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What is elder abuse?

Elder Abuse and Neglect is a single or repeated act, or lack of appropriate action, occurring within any relationship where there is an expectation of trust, which causes harm or distress to an older person.

Definition adopted from WHO Toronto Declaration on the Global Prevention of Elder Abuse, 2002

 

What does elder abuse look like?

 
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Commonly, several different types of abuse occur together. These include...

 

Psychological Abuse
Behaviour causing mental anguish, stress or fear.  For example:

  • ridicule or threats
  • harassment or humiliation
  • preventing choice or decision-making
  • withholding affection.

 

Physical Abuse
Infliction of pain, injury or use of force.  For example:

  • hitting, pushing, rough handling
  • over-medication
  • inappropriate use of restraints or confinement.

 

Financial Abuse                                                 
Illegal or improper use of money, property or other assets.  For example:

  • unauthorised taking of money or possessions
  • misuse of power of attorney
  • failure to repay loans
  • use of home and/or utilities without contributing to costs
  • scams that rely on establishing a relationship with the older person with the intention of exploiting their savings and/or assets, e.g. romance scams.

 

Neglect
Not providing for physical, emotional or social needs. For example:

  • inadequate food, clothing, shelter
  • lack of social contact, support
  • health needs not attended to.

 

Sexual Abuse
Non-consensual sexual acts or exploitive behaviours. For example:

  • inappropriate touching
  • sexual acts with someone unable to give consent.

 

Institutional Abuse
A policy or accepted practice within an organisation that disregards a person’s rights or causes harm. For example:

  • lack of respect for a person’s culture or customs
  • inappropriate rationing of continence products
  • inflexible routines e.g. breakfast at 8 am in the dining room.
 

Who is involved?

Predators are deliberately targeting lonely older people /kaumātua  who have assets, forming friendships with them through the internet or in person, then requesting money for various hypothetical emergencies.  In many cases, it is the family that contacts Age Concern for assistance.  But the older person is often prepared to incur their loss in exchange for the proffered friendship.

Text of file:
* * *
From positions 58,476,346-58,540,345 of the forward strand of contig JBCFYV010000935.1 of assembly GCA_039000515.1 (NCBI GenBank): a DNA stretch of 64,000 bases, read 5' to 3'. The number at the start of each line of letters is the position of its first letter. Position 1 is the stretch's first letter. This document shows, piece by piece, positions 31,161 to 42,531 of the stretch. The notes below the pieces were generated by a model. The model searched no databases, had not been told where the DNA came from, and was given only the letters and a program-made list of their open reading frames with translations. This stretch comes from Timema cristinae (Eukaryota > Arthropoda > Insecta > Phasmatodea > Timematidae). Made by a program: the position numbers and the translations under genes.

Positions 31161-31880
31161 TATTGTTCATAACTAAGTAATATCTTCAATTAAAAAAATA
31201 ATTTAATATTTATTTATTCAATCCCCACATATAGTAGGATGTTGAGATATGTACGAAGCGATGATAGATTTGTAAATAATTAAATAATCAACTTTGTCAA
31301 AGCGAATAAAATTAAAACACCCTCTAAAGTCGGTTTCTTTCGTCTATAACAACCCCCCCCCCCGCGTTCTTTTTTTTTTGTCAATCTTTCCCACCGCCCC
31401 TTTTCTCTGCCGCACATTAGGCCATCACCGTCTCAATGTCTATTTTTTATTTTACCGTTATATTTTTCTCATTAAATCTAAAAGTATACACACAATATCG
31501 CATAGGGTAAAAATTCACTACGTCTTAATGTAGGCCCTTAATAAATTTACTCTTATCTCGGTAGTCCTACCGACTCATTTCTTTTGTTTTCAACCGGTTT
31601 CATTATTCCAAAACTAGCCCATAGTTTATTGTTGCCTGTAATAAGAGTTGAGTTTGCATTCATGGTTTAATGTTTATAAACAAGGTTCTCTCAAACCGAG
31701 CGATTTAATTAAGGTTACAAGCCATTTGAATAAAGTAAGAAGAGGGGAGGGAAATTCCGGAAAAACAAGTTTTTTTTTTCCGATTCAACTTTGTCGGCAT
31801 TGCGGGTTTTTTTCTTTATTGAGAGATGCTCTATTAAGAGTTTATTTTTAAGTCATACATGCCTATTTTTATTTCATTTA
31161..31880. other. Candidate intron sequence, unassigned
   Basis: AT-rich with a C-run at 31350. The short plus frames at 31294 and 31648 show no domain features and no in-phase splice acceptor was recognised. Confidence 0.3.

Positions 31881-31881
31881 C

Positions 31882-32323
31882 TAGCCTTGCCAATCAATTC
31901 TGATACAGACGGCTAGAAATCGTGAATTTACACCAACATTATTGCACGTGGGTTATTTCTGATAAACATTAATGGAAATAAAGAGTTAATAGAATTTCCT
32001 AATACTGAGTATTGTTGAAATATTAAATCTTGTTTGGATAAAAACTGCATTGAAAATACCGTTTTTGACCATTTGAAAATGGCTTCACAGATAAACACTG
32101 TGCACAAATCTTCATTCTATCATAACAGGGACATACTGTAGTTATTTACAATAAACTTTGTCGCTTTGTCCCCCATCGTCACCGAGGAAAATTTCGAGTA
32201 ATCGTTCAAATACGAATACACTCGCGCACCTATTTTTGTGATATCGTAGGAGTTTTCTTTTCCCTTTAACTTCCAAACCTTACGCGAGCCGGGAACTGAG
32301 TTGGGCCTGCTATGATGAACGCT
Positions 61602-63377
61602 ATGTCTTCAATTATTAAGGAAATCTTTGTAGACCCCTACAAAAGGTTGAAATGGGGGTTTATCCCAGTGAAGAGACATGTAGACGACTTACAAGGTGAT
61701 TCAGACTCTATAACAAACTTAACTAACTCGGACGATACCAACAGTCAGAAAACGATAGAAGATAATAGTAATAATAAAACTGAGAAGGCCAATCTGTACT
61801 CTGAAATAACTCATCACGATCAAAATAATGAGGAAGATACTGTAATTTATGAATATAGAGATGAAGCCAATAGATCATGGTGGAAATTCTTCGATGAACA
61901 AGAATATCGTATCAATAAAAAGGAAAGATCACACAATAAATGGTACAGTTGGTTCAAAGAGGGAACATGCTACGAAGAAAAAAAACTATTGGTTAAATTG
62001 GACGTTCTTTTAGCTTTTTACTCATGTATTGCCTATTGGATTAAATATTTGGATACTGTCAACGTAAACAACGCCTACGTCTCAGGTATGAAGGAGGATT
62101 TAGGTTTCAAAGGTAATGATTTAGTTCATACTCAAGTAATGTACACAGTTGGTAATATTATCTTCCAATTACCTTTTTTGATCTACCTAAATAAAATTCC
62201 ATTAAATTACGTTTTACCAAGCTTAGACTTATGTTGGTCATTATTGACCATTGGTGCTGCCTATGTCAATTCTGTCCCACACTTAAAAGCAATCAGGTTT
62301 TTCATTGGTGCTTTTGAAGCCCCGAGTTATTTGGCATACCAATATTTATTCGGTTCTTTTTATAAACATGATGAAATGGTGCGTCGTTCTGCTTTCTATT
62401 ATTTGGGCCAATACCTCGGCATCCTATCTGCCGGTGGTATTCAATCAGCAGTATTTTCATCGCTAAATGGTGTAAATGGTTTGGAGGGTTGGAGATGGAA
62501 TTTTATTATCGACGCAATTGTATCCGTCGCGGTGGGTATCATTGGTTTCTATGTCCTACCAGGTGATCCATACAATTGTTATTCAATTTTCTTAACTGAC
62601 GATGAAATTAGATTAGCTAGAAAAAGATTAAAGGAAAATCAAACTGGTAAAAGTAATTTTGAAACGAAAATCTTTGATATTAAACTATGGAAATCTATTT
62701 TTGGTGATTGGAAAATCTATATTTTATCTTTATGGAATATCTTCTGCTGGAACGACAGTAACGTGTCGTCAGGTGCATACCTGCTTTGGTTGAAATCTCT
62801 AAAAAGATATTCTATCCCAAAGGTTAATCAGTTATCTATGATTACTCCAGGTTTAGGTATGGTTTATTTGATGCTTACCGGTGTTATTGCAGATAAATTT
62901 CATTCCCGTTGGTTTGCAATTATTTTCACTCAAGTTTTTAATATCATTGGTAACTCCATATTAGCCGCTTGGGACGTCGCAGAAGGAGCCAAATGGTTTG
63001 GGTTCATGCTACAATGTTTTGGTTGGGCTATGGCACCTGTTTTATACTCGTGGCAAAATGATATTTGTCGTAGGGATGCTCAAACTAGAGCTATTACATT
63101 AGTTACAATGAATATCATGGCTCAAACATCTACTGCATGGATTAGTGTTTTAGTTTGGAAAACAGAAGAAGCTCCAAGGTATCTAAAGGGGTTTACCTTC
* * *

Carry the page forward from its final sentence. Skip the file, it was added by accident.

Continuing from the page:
• Almost half of abused older people are over the age of 80
  • One third of abused older people live alone
  • Three quarters of alleged abusers are family members; and we know this often continues even when the older person moves to residential care
  • Almost half of alleged abusers are adult children
  • Abusers are as likely to be female as male. 
 
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What are the effects of elder abuse?

The personal losses associated with abuse can be devastating and include the loss of independence, homes, lifesavings, health, dignity, and security. More than half the older people who are referred to Age Concern’s Elder Abuse service suffer debilitating long term health problems such as depression, anxiety disorders, loss of self esteem and exacerbation of chronic health conditions, as a direct result of elder abuse.  

Elder abuse also damages family / whānau relationships causing isolation and loneliness, grief and great sadness to the older person. Financial abuse can erode assets and savings so that the older person may find it difficult to buy essential medications, or pay for eye, ears and teeth care. They may not be able to pay bills and may even lose their home and possessions. Older people who have been abused lose their ability to live independently and require ongoing support from the health sector, or residential care.

If you have concerns about the way you or someone you know are being treated. Please contact us via the contacts on this page.